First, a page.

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ASU’s TweetTracker helps make sense of social media

TweetTracker is built in ASU's Data Mining and Machine Learning Lab led by professor Huan Liu (top row, middle). Photo by Jessica Hochreiter/ASU

December 22, 2015

There are 500 million tweets per day, and Arizona State University’s TweetTracker tool helps people to track, analyze and understand that activity by identifying the who, what, where and when of social-media usage.

TweetTracker is a Web-based system that collects and visualizes social-media data. It allows users to track events as they happen, collecting data from such sites as Twitter, Instagram, YouTube and VKontakte (the largest European social network). It also provides visualization capabilities such as graphs and maps to allow the user to understand properties of the events they track, such as which geographic regions are talking about each topic, and who the top users are in the context of the event.

“The goals of the system are to continue to support our users in both the domains of social science and crisis response,” says Fred Morstatter, a computer science graduate student in the Data Mining and Machine Learning Lab at ASU. “We do this by continually expanding the feature set of the tools.”

TweetTracker was started through a grant from the Office of Naval Research and was built at the Data Mining and Machine Learning Lab led by director Huan Liu, a computer science professor in the School of Computing, Informatics, and Decision Systems Engineering, one of the six Ira A. Fulton Schools of Engineering at ASU. The TweetTracker team was given the ASU President's Award for Innovation in 2014.

Tracking social media can help first responders understand what is unfolding on the ground during crises. The aggregate of social-media posts can give indications of what resources are needed. This can help increase the number of people who are given relief during crises.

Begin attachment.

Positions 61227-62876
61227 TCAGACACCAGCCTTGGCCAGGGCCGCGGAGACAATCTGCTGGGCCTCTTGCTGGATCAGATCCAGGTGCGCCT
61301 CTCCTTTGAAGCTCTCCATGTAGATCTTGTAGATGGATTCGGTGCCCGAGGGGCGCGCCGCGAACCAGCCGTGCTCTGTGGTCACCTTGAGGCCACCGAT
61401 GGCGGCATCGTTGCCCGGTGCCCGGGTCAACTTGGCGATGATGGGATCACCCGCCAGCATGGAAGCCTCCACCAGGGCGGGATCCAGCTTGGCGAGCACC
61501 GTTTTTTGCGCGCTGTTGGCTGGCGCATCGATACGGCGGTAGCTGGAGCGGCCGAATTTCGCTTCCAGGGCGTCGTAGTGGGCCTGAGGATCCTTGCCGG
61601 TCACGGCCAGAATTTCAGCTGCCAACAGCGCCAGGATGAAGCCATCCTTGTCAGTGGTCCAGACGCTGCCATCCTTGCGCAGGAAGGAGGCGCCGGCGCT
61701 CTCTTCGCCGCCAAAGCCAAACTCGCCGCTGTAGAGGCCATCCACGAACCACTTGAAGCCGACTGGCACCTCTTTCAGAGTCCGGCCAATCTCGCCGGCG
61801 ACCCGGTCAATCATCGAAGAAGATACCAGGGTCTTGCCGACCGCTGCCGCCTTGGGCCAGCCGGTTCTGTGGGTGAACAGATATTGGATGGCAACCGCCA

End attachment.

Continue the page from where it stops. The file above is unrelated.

“In 2012, we were training a group of analysts in the military to use TweetTracker,” Morstatter says. “During the training, a terrorist attack was carried out on the U.S. Embassy in Libya. We were able to help the analysts collect social-media data pertaining to the incident and understand what was going on in the region.

“When Hurricane Sandy hit in October 2012, we used the tool to collect data pertaining to evacuation efforts in New York and New Jersey. During the course of the storm we collected over 5 million tweets that were used to understand the effect of the storm. This data was used by agencies such as FEMA to analyze how users seek relief in times of disaster.”

Researchers also can use the tool to analyze the data and answer social-media questions. Universities across the globe have used TweetTracker to answer questions such as information diffusion and bias detection.

Data from TweetTracker has been used to find users tweeting from within crisis regions. One difficulty first responders have when viewing Twitter data is that very little (~1 percent) contains geographic information. By leveraging the data from TweetTracker, researchers proposed methods to find the geographic coordinates of the tweet by only looking at its text. This increases the number of tweets that first responders can look at when trying to understand what is going on in a crisis region.

Written by:
Erik Wirtanen,
Ira A. Fulton Schools of Engineering

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